The 1998 Wingspread Statement on the Precautionary Principle summarizes the principle this way:
“When an activity raises threats of harm to the environment or human health, precautionary measures should be taken even if some cause and effect relationships are not fully established scientifically.”
All statements of the Precautionary Principle contain a version of this formula, i.e. when the health of humans and the environment is at stake, it may not be necessary to wait for scientific certainty to take protective action. In other words, it is a convoluted formulation of the old adage “Better safe than sorry”.
There is a clear legal basis for this Principle, found in the current EU Treaty:
Article 95: “The Commission, in its proposals… will take as a base a high level of protection ”.
Article 152: “A high level of human health protection shall be ensured in the definition and implementation of all Community activities and policies”.
Article 152 also provides for the adoption of recommendations by the Council “with a view to complement national policies for improving public health, preventing human illness and diseases, and obviating sources of danger to human health”.
Again, on the government’s own version there is a link between overhead lines and childhood leukaemia. Grid 25 is nevertheless going ahead. What happened to the precautionary principle?
As for the International Commission on Non-Ionizing Radiation Protection. This august body was founded by Michael Repacholi, who became its first Chairman at its inception in 1992. In May 1996 he was honoured for his work by being elected Chairman Emeritus of ICNIRP. In this office he has the status of an observer at ICNIRP meetings with no voting rights, as such he is not required to fill in a declaration of personal interest; which is just as well as he is a consultant for various energy companies. Dr Carlos Sosa, a leading writer and researcher in the field of electrosensitivity, has repeatedly labelled Repacholi an ‘international criminal’ for his work with WHO and ICNIRP.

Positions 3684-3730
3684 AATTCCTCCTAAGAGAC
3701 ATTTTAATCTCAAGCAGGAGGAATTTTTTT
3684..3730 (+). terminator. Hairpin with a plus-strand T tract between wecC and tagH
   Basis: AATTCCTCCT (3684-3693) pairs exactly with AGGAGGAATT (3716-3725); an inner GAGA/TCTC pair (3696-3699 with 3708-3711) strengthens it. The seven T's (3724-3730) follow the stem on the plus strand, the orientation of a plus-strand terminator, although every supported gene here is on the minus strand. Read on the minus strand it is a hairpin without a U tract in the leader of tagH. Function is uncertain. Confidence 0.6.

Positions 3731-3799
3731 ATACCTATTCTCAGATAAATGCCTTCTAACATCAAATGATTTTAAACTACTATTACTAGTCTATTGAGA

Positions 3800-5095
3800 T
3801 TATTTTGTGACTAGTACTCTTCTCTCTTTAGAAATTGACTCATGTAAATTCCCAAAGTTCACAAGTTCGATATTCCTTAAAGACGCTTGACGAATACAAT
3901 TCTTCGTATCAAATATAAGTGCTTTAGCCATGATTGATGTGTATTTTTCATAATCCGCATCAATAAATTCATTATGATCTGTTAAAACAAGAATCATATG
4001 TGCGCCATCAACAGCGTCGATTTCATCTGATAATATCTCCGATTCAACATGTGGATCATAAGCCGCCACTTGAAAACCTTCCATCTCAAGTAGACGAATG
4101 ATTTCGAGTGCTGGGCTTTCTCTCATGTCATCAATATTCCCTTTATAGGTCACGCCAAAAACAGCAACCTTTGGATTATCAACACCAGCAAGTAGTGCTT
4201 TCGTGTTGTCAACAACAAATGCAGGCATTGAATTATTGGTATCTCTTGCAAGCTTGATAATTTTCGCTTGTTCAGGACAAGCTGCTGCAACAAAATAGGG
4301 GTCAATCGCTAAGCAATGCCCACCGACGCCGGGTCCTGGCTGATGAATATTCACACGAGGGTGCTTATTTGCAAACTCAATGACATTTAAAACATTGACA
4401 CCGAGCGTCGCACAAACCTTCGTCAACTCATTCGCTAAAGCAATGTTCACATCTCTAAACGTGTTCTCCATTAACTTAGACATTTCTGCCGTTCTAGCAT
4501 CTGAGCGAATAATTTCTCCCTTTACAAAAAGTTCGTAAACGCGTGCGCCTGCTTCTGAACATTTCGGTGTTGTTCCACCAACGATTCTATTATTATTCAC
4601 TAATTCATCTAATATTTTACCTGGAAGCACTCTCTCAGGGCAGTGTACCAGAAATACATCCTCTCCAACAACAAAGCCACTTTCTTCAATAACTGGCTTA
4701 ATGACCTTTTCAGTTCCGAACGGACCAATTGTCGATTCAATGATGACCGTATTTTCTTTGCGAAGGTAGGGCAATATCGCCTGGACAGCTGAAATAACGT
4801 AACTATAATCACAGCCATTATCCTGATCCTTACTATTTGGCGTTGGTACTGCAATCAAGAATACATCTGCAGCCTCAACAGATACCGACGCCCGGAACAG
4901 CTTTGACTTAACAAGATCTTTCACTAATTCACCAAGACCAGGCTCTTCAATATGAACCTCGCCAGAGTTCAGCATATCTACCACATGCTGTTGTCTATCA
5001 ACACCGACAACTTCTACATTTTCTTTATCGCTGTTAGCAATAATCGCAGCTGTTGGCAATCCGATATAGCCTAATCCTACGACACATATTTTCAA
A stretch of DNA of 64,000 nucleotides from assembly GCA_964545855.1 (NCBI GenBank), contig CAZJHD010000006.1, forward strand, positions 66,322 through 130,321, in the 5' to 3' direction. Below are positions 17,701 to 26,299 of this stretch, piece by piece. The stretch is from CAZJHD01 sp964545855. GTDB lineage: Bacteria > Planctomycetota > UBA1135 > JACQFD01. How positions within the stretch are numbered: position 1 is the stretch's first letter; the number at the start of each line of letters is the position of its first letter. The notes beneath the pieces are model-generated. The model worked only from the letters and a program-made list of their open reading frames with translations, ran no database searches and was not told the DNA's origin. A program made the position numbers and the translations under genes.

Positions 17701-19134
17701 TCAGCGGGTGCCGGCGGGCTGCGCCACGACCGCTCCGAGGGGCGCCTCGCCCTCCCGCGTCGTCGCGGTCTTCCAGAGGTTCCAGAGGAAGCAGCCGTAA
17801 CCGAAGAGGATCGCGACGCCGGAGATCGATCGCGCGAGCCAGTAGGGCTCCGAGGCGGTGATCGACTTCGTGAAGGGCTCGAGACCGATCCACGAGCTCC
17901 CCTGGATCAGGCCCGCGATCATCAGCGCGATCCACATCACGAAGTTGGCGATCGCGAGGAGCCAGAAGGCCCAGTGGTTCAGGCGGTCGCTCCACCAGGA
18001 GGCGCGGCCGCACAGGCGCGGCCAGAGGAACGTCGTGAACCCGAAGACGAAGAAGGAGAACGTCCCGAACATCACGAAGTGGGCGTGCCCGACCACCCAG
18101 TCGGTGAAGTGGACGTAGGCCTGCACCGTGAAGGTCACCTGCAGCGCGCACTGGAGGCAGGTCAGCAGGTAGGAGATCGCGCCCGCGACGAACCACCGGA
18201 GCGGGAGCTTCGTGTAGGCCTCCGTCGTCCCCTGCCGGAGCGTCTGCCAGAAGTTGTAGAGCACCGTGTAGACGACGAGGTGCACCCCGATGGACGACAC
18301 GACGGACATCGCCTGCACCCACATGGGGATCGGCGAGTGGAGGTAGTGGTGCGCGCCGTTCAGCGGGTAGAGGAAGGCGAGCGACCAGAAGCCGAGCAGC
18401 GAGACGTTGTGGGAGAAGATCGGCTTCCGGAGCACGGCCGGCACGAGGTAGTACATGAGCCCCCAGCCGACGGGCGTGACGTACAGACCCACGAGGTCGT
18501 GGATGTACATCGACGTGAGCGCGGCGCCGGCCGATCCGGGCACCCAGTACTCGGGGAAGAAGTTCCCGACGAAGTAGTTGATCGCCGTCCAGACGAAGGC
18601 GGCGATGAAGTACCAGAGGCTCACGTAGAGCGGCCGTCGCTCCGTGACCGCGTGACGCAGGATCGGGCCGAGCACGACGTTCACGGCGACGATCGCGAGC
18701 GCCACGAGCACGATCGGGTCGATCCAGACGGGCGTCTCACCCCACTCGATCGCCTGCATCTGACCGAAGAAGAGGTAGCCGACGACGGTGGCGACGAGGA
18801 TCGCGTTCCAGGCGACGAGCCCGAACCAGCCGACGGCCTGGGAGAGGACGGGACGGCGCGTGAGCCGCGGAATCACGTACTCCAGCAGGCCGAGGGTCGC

The Minister similarly claims that Ireland ‘has also participated in the work of the International Committee on Electromagnetic Safety, which sets standards in this area’. I am glad that the Minister phrases that in the past tense, (in fact the past perfect tense would be most appropriate as it signifies an historical completed action) as it is clear that Ireland has not participated in the work of that organization for a long time. The ICEMS recently released this statement:
“The ICEMS resolutions and those referred to dating to 1998 send a clear message of concern, that the exposure standards set by nations that conform to the International Commission for Nonionizing Radiation Protection, the Institute of Electrical and Electronics Engineers or the Federal Communications Commission, are inadequate to protect health and environment, and that more safety precautions are needed, while the research continues that could result in the development of biologically based standards”
They also say “The non-ionizing radiation protection standards recommended by international standards organizations, and supported by the World Health Organization, are inadequate“.
That last-mentioned paragraph is profound, as it is these standards that the Minister and EirGrid trot out with metronomic regularity whenever they are challenged on the subject.
Finally, the Minister’s third paragraph:
“The Minister for Environment, Heritage and Local Government has agreed that he will engage expert assistance to review and report on international developments in the scientific literature on potential health effects of EMF emanating from transmission grid infrastructure. The study will serve as an update on a report, “Health Effects of Electromagnetic Fields”, which was produced by my Department in 2007.”
I’m puzzled. One of Minister Rabbitte’s favourite soundbites is as follows:
“In that regard, I want to emphasise that the best advice available to EirGrid and to me is that there have been no developments since 2007 which would give cause for concern regarding the health effects of EMF.”
If that is so, then why is it necessary for Minister Hogan to commission a new report?
I, for one, am sick and tired of being treated like some inane idiot by a Minister who, judging by his utterings, is clearly contemptuous of the Irish public, the very people he was elected to represent.